“Now I urge those who read this book not to be depressed by such calamities, but to recognize that these punishments were designed not to destroy but to discipline our people. In fact, not to let the impious alone for long, but to punish them immediately, is a sign of great kindness. For in the case of the other nations the Lord waits patiently to punish them until they have reached the full measure of their sins; but he does not deal in this way with us, in order that he may not take vengeance on us afterward when our sins have reached their height. Therefore he never withdraws his mercy from us. Though he disciplines us with calamities, he does not forsake his own people.” Jason of Cyrene, circa 110 BC (2 Maccabees 6:12-16)

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The Hebrew-Spartan alliance

So I was reading from some second century BC Jewish tradition called the book of first Maccabees recording a history of events in the second century BC in Judea. An alliance is recorded between Jonathan and the leader of the Jews and the Spartans and the Romans against Syria and some of their correspondence is included. It is there affirmed that the Spartans are related to the Jews and sons of Abraham, which was apparently something that was commonly noted in antiquity. Fascinating.

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A story from being a first-year cadet.

It was 1997. I was a first year cadet at the US Air Force Academy and a part of Squadron 34 “loose hawgs.” I had got through basic cadet training without losing my personal dignity.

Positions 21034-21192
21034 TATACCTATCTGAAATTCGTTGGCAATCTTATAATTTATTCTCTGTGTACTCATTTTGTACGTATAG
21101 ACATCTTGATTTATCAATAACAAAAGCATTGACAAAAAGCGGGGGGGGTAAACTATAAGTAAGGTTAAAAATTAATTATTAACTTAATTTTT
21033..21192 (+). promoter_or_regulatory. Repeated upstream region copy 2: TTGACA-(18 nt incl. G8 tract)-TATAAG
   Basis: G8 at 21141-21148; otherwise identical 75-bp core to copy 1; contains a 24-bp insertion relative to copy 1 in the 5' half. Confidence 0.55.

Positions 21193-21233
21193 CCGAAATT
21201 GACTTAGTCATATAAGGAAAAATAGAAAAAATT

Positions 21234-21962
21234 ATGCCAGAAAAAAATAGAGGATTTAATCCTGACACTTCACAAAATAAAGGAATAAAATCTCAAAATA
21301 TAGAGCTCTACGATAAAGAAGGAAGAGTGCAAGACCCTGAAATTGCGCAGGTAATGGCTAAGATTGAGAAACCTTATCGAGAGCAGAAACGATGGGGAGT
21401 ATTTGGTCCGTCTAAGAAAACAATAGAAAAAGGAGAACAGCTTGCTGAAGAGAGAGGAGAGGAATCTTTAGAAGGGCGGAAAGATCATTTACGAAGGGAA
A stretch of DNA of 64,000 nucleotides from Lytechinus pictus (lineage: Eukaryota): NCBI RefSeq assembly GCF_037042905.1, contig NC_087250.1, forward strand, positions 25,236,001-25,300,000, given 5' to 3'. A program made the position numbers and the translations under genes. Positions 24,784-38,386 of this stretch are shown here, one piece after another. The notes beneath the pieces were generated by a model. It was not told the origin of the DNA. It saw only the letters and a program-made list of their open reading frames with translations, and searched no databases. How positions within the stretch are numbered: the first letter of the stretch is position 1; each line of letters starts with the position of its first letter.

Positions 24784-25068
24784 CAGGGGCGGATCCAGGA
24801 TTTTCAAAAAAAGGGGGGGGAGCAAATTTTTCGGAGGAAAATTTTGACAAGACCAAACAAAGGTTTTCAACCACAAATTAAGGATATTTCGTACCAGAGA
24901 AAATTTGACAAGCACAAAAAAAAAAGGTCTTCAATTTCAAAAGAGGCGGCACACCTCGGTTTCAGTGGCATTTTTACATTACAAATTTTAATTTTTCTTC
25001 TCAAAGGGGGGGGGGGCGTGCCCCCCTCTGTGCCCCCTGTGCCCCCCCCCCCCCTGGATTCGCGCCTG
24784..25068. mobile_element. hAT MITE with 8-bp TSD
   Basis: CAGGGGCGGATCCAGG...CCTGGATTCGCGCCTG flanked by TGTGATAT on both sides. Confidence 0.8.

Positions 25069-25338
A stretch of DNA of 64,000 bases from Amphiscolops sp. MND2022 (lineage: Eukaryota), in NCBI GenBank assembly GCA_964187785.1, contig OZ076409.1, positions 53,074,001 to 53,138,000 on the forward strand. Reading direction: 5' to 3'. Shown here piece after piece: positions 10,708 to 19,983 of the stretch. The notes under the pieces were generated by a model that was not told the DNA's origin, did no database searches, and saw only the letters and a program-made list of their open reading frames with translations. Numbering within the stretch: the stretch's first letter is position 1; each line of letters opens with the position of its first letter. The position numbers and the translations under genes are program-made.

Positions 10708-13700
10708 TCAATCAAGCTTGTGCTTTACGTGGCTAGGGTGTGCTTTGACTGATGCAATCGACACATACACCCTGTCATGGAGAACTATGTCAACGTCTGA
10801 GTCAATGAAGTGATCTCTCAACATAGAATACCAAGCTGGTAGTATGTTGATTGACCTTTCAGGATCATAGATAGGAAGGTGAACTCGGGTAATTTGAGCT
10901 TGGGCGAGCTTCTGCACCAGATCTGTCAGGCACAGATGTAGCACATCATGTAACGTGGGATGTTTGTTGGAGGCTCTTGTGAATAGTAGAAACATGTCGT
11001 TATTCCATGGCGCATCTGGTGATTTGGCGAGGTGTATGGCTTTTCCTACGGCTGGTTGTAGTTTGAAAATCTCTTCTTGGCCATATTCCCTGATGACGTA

The academic year had been in session for a couple months but we were “smacks.” We were in our first year and were constantly standing at attention or running on the walkway and greeting upperclassman etc. In the evening after school was over we came back to the squadron and often had training sessions before a time that was dedicated to doing homework from 7 PM to 11 PM, at which point lights had to be out.

We were situated in dormitory rooms and there were two cadets to each room. It was male or female rooms. A pair of women or a pair of men. If you had someone of the opposite sex in your room, you were required to have the door open. Sometimes in the evening if we had time we would go to each other’s rooms and have some conversation. Friendship and camaraderie exists in the military. Once I was in the room of another male cadet and I expressed the view that women should not be serving in the military. I thought this was a private conversation and did not expect it to go anywhere. I trusted the individual that I was talking to. I counted him as a friend.